Dr. Glahn was born and raised in the farm country of Lancaster County, PA, USA. He attended the Pennsylvania State University, earning a BS in biology (1983), an MS in physiology (1986) and a PhD in physiology (1989). During his graduate studies he was a member of the Poultry Science and Physiology departments. His graduate research defined the effects of mycotoxins on avian renal function and determined the causes and treatment of urolithiasis (kidney stones) in poultry.
He has held professional research associate positions at the Bethesda Naval Hospital (Intensive Care Unit), Bethesda, Maryland; the University of Arkansas (Department of Poultry and Animal Science), Fayetteville, Arkansas; and the Mayo Clinic and Foundation (Nephrology Research Unit), Rochester, Minnesota. His research experience spans the areas of general physiology, nutritional physiology, renal function, renal mycotoxicology, renal phosphate balance, and renal and hepatic blood flow. His expertise includes experience with numerous animal models (rodents, piglets, poultry, dogs and primates), human trials and in vitro techniques, specifically the culture of renal and intestinal epithelial cells.
In 1992 Dr. Glahn began his career as a USDA-ARS scientist. In this role his research focuses on bioavailability of essential micronutrients, specifically trace minerals such as iron and zinc. Iron has been the primary mineral of interest as iron deficiency is estimated to affect a third of the world’s population, especially women and children. From 1992 to 1998 he worked to develop a patented, simulated digestion/intestinal cell culture model that was designed to serve as a high throughput screening tool for food iron bioavailability. Such a tool is essential to determine multitude of food factors and interactions that can affect iron absorption in the intestine. Since 1998, continued application and validation of this model has led to its acceptance and use throughout the world as the leading in vitro model for food iron bioavailability. This model can be applied to iron fortification studies, iron supplementation evaluation, and is ideally suited to iron “biofortification” of staple food crops such as beans, maize, lentils, potatoes, rice and wheat. The capabilities of this system enable plant breeders to evaluate large numbers of samples, thus refining experimental crosses to breed for increased iron bioavailability. Dr. Glahn is currently using this model coupled with animal studies to develop lines of staple food crops that can be advanced for definitive human intervention trials.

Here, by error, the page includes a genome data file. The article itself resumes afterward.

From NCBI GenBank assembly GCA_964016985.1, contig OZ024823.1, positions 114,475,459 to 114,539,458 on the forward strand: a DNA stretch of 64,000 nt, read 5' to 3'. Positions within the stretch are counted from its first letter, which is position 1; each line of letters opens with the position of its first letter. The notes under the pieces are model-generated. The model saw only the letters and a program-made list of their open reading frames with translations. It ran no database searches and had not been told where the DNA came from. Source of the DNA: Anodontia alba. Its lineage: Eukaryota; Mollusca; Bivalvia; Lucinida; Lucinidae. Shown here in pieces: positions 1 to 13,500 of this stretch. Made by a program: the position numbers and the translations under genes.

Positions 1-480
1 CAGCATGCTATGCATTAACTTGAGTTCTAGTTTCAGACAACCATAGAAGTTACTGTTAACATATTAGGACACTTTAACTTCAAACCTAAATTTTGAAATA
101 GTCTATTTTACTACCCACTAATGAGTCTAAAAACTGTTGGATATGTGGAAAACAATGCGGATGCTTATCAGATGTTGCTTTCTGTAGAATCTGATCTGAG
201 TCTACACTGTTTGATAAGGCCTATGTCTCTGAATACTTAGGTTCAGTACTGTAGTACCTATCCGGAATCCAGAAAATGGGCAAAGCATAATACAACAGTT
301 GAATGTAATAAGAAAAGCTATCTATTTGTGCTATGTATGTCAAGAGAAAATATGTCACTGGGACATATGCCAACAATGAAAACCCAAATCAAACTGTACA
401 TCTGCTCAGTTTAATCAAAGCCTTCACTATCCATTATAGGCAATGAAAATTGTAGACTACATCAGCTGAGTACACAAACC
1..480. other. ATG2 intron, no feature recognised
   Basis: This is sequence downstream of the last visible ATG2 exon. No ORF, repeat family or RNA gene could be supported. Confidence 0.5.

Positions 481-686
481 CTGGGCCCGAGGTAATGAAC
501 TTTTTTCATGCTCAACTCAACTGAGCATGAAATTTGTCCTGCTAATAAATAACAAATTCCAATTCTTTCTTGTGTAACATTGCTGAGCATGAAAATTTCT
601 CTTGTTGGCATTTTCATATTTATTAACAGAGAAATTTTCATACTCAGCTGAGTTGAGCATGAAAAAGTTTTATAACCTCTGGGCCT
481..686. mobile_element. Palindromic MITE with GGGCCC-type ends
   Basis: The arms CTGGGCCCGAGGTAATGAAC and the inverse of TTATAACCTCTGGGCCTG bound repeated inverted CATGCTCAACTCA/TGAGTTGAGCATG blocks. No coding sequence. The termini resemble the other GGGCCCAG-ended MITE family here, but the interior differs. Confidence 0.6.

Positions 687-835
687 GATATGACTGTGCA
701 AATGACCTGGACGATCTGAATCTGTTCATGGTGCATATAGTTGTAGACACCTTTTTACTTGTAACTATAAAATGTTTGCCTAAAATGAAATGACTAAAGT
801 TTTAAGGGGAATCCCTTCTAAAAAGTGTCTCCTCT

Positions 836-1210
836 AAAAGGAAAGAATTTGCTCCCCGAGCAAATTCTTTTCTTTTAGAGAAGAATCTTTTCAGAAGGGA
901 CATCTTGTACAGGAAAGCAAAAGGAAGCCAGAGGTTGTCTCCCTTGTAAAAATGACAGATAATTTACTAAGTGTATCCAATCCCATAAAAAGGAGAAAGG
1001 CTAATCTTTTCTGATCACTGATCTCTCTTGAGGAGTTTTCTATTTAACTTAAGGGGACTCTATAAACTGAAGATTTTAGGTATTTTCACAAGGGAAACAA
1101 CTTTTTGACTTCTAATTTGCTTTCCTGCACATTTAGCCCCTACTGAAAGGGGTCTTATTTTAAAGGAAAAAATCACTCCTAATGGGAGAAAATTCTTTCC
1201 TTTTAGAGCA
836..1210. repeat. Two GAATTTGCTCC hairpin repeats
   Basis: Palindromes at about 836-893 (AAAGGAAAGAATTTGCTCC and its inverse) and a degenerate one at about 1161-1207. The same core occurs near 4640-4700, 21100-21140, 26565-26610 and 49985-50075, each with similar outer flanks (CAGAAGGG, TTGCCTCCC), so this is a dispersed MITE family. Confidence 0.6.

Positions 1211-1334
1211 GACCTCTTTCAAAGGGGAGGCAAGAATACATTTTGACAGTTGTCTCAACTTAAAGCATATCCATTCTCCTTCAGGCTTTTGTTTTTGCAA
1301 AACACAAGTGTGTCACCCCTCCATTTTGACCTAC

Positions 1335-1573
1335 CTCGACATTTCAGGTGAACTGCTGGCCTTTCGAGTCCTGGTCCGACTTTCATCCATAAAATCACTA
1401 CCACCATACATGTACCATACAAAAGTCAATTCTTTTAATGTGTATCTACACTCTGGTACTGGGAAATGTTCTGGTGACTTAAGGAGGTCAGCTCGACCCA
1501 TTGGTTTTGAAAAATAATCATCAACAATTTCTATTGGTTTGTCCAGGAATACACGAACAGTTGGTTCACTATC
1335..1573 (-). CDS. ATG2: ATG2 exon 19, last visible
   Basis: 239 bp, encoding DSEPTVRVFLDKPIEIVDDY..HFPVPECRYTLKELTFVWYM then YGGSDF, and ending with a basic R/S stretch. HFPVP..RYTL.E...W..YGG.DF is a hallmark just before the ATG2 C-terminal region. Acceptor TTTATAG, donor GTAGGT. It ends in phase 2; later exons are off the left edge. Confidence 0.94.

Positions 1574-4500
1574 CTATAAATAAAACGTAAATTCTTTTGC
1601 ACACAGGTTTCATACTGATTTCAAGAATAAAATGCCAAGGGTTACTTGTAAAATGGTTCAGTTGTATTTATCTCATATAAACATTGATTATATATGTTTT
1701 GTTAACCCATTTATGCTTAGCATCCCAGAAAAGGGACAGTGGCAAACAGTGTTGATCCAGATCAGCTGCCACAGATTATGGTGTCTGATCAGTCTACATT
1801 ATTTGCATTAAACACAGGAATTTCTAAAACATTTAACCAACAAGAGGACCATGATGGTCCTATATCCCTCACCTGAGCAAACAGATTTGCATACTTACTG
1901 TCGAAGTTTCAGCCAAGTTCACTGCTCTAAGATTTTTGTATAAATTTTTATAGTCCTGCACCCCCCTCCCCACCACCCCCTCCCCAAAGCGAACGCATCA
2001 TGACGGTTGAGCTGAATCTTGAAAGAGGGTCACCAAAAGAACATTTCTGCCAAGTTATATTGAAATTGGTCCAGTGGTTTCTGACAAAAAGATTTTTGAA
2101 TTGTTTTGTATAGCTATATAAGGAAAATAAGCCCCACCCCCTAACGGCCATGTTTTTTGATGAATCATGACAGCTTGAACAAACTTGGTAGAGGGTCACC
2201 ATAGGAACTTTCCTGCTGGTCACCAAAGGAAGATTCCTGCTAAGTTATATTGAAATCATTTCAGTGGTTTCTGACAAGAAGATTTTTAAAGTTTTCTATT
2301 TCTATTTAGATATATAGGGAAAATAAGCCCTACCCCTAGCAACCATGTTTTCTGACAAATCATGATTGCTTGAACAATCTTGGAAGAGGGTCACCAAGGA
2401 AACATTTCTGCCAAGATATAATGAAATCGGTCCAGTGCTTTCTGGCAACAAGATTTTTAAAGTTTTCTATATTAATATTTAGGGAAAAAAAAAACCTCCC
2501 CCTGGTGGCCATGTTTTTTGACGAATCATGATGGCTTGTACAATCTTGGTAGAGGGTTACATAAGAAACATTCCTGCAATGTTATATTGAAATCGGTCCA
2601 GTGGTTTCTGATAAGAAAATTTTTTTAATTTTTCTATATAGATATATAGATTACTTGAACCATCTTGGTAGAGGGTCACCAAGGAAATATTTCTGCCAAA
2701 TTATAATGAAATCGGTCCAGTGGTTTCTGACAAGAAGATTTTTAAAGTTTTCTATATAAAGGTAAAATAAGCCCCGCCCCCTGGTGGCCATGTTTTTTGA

Dr. Glahn has won several awards in his research career. As a graduate student he received a scholarship from the Pennsylvania Poultry Federation (1986), and received Excellence in Research Awards, from the Poultry Science Association in 1987 and 1988. In 1992 he received the Annual Award for Excellence in Research from the American Physiological Society, Section on Renal Physiology. In 1999, he received the Early Career Scientist of the Year Award for the North Atlantic Area of the Agriculture Research Service.
Dr. Glahn is appointed as a Courtesy Associate Professor in both the Department of Food Science and the Division of Nutrition at Cornell University.